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This is it! I've given up work -retired from the rat race and am about to start on a 10 year adventure, doing all those things I've been meaning to do but never had the time to do them. I've offloaded my responsibilities and it is now my time. So follow my adventures and see whether I actually manage anything!

Monday, 24 July 2017


Rye is a small town in East Sussex. During medieval times it was surrounded by sea but now stands approximately two miles from the coast and is at the confluence of three rivers, the Rother, the Brede and the Tillingham.

With its winding cobbled streets and wide range of antique shops, art galleries and cafes, it is a magnet for tourists visiting this historic area.
The oldest part of the town is higher than the rest of the town in the medieval citadel.

Built in the early 14th century this is the second oldest building in Rye (the oldest being St Mary's Church). Known also as Ypres Tower, the building began life as a defensive fort then a private home, prison, mortuary and now a museum.

From the balcony of the castle you look out over farmland but this used to be one of the largest and most important harbours in the country. In the 16th century it was England's seventh busiest port.

Not far from the castle is St Mary's church.

The square around the church has a number of Tudor buildings and seems little has changed over the centuries.

The stocks used during medieval times as a form of punishment and humiliation.

The Mermaid Inn rebuilt in 1420 has cellars dating back to 1156.

Rye has been home to a number of writers and artists. This house was the home of the American novelist, Henry James who lived here between 1898 and 1916. It is now owned by The National Trust.

The house has a beautiful garden with this magnificent old mulberry tree which even had mulberries on it, which was a first for me.

There was no café but in the garden there was a walking stick with a buzzer attached to it. Press the buzzer and a gentleman, who lives here as a tenant of the National Trust, will gladly provide you with a pot of tea and cake for a reasonable charge.


  1. I wonder if this town is where the original rye bread was baked. Thanks for the great tour. I have never actually seen an ancient medieval stock like that one. :-)

  2. Our mock Tudor looks so much neater than your real Tudor. Rye looks like a great place for tourists to visit and it is rather different to our State of Victoria, seaside Rye. I need one of those buttons next to my bed to summon a gentleman waiter. Do you think he could bring a single malt instead of tea?

  3. What a dear town! I adore the wee castle

  4. I love those Tudor houses. I love that type of architecture.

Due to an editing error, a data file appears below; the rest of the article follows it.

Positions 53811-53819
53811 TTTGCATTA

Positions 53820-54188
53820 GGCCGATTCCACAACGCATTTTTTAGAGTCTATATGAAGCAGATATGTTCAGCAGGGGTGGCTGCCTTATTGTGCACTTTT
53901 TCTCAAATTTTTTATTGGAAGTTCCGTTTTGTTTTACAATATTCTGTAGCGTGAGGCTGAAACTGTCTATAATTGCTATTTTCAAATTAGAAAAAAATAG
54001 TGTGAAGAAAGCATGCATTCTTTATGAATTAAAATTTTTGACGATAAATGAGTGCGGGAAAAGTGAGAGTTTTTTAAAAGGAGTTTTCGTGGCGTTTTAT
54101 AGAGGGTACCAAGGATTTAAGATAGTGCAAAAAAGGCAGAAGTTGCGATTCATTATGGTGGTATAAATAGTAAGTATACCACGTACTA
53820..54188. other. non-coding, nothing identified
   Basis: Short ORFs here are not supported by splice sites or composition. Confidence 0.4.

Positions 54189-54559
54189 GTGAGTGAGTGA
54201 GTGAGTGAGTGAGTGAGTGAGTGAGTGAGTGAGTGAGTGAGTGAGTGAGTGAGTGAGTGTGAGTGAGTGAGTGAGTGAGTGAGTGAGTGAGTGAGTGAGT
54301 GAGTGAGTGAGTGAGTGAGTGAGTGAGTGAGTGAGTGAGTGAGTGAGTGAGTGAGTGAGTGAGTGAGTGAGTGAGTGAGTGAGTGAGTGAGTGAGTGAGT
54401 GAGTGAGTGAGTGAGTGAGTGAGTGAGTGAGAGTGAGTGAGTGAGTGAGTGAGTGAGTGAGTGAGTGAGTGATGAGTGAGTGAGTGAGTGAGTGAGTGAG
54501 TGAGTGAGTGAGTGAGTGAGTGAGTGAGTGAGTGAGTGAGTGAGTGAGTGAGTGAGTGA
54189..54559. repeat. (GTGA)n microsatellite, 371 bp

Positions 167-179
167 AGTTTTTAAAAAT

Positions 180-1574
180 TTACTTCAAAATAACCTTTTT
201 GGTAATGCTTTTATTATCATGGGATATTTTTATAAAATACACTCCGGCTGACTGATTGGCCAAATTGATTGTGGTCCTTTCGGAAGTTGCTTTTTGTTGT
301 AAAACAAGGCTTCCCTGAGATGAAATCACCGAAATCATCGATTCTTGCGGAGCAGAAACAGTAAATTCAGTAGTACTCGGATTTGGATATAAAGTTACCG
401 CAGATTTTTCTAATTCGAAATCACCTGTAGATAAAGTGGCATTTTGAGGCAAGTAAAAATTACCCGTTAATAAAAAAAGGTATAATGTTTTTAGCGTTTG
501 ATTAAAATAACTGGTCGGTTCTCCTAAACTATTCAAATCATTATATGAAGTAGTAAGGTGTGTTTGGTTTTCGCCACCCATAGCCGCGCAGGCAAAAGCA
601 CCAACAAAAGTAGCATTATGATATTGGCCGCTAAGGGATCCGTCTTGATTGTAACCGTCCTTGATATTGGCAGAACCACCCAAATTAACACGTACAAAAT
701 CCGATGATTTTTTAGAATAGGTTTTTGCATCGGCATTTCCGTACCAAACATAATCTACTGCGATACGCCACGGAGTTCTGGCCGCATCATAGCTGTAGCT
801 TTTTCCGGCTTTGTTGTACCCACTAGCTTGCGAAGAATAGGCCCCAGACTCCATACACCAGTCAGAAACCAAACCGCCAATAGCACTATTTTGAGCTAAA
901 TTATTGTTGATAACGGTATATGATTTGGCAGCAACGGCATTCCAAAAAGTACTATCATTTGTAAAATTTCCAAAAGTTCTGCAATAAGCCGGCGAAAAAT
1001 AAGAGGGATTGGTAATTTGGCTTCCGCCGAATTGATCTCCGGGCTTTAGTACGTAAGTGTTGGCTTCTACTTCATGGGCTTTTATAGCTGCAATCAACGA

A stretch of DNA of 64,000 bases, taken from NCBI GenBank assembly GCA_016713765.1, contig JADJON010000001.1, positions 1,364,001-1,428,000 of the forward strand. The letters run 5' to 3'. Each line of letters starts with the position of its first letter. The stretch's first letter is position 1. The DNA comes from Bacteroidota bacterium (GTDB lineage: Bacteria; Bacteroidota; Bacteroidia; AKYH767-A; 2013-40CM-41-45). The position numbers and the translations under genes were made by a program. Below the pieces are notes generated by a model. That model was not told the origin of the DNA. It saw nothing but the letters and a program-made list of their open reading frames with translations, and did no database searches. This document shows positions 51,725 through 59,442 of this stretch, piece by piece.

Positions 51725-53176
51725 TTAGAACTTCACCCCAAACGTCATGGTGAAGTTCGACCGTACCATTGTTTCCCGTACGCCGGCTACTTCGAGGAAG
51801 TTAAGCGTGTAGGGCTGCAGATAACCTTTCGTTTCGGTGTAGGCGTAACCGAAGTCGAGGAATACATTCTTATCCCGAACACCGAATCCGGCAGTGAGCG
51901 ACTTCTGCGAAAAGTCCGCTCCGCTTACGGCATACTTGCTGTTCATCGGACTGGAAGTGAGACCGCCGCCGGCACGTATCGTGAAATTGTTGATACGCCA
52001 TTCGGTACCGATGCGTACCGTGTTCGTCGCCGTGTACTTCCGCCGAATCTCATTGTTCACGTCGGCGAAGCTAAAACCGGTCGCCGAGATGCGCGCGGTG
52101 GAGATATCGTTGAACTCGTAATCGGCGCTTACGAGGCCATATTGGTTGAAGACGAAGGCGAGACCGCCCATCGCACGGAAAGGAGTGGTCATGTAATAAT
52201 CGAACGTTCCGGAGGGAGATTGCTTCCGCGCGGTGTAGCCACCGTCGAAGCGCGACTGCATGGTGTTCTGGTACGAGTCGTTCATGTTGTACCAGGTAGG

Worth a Thousand Words

  5. Love the narrow winding lanes and the historic buildings!

  6. What history and story could be told with those wonderful houses, countryside and cobblestone streets (which I love ) ~ Wonderful series of photos ~ ^_^

    Have new blog design and now post daily ~ hope you will check it out ~ ^_^

  7. What an extraordinarily beautiful town - it looks like England as we dream of it.

  8. It's on the list :). Looks a wonderful place to visit.

  9. Lovely post, I always like the typical Tudor houses.

  10. Not been there yet either, your providing me with lots of places to visit. Like the idea of a pot of tea on the lawn

  11. Beautiful tour of the town with interesting structures.

  12. Thanks for the tour. I was expecting another stop on the tube posts you've been doing. I think I read a book that took place in Rye - The Summer Before the War. Have you read that one and if so am I right that it took place in Rye?
    We have a new granddaughter, born on the 21st. First child of our younger daughter.

  13. I love the idea of the buzzer for a pot of tea. Long time since we visited Rye. Time to go back I think.

  14. Where are the tourists? And what happened to the sea? Maybe with climate change and sea rise Rye will become a seaport once again! I love those old Tudor buildings .

  15. Reading your blogpost is almost like reading a Bill Bryson book. I have seen only a small part of England, plus perhaps a little more than that of Scotland, and one quick drive-by in Wales, so it is always wonderful for me to see photos such as yours, and to read your commentary. There are no half-timbered buildings in western Canada, and our old (that's old by our standards) fortifications would never have withstood a siege such as those Britain has seen.
    An Unfittie's Guide to Adventurous Travel

  16. I love those Tudor houses. I love that type of architecture.



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